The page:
Before deal was struck, most Americans thought shutdown was likely

Most Americans thought Congress was heading for a shutdown before a preliminary deal was struck last week, according to Hill-HarrisX poll published on Monday. 

The nationwide survey, which was conducted Dec. 8-9, just before lawmakers reached a deal to avert a shutdown, showed that 61 percent of registered voters said they thought was either “somewhat” or “very likely” that Congress was heading for a government shutdown. Another 39 percent said they thought a shutdown was “somewhat” or “very unlikely.”

Democrats were more inclined to say that Congress was on the brink of a shutdown. Seventy-one percent of Democratic voters said they thought there would be a government shutdown, compared to 55 percent of Republicans and 57 percent of independents.

The survey comes as lawmakers are expected to introduce a year-end government spending deal late Monday. This comes after top House and Senate negotiators reached a deal in principle last Thursday, with staffers hammering out the details over the weekend. 

The bill is expected to address a broad range of issues, including everything from coal miners’ health care to election security and the border wall.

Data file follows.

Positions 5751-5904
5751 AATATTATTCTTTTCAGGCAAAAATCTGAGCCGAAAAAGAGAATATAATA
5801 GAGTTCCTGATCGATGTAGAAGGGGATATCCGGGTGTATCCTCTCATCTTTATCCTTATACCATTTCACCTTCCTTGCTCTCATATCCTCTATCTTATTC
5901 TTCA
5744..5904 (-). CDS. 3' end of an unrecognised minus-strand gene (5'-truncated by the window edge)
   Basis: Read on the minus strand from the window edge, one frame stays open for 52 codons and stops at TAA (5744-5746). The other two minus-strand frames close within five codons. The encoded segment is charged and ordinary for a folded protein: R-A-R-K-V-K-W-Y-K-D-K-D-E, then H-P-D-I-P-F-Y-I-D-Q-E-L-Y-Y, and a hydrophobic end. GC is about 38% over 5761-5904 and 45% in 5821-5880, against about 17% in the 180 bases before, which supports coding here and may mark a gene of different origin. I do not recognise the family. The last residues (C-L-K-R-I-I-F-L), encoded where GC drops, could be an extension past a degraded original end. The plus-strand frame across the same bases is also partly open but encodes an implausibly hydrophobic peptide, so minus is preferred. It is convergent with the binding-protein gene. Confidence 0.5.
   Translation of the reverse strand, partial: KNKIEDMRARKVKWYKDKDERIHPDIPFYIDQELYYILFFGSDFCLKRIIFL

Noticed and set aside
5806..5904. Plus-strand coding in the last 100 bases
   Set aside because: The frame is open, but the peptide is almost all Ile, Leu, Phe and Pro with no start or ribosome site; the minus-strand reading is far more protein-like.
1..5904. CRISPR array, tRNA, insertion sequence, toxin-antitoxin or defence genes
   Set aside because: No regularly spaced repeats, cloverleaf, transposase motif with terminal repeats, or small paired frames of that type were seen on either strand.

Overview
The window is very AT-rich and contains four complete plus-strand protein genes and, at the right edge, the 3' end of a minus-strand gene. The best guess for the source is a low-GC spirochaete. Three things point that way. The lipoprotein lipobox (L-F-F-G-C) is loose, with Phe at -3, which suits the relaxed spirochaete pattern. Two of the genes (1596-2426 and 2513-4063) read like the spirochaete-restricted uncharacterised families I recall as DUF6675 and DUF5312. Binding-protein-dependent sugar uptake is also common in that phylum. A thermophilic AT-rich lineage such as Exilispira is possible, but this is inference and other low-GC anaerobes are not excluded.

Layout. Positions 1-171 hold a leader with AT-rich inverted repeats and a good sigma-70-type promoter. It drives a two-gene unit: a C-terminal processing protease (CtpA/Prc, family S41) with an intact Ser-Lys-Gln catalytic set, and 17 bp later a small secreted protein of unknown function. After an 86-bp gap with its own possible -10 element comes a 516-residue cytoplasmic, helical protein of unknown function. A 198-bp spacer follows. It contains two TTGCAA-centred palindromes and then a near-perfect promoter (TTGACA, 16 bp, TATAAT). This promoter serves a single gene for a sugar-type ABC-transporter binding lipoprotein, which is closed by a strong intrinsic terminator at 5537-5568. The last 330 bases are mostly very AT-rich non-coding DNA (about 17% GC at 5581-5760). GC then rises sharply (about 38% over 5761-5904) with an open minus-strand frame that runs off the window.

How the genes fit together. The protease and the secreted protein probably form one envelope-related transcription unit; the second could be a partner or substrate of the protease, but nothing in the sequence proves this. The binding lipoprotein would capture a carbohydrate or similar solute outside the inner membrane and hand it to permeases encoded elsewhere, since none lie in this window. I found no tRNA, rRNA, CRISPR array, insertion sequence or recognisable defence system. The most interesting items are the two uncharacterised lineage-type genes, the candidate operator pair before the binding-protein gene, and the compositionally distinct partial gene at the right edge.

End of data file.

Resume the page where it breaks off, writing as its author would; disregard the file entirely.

A provision, spearheaded by Sen. Joe ManchinJoseph (Joe) ManchinOVERNIGHT ENERGY: Biden EPA asks Justice Dept. to pause defense of Trump-era rules | Company appeals rejection of Pebble Mine | Energy pick Granholm to get hearing Wednesday Nomination hearing for Biden Energy pick Granholm set for Wednesday Bipartisan Senate gang to talk with Biden aide on coronavirus relief MORE (D-W.Va.), is aimed at preserving the health benefits and pensions for tens of thousands of coal miners.

The stopgap spending bill also reportedly includes $425 million for election security, which has become a major issue in recent years following Russia’s interference with the 2016 presidential election.

President TrumpDonald TrumpNYT: Rep. Perry played role in alleged Trump plan to oust acting AG Arizona GOP censures top state Republicans McCain, Flake and Ducey Biden and UK prime minister discuss NATO, multilateralism during call MORE's long-promised border wall, meanwhile, got a boost. Three congressional sources have said that lawmakers have also agreed on $1.375 billion to build physical barriers along the U.S.-Mexico border.

The Hill-HarrisX survey was conducted online among 1,000 registered voters and has a margin of error of plus or minus 3.1 percentage points.

— Tess Bonn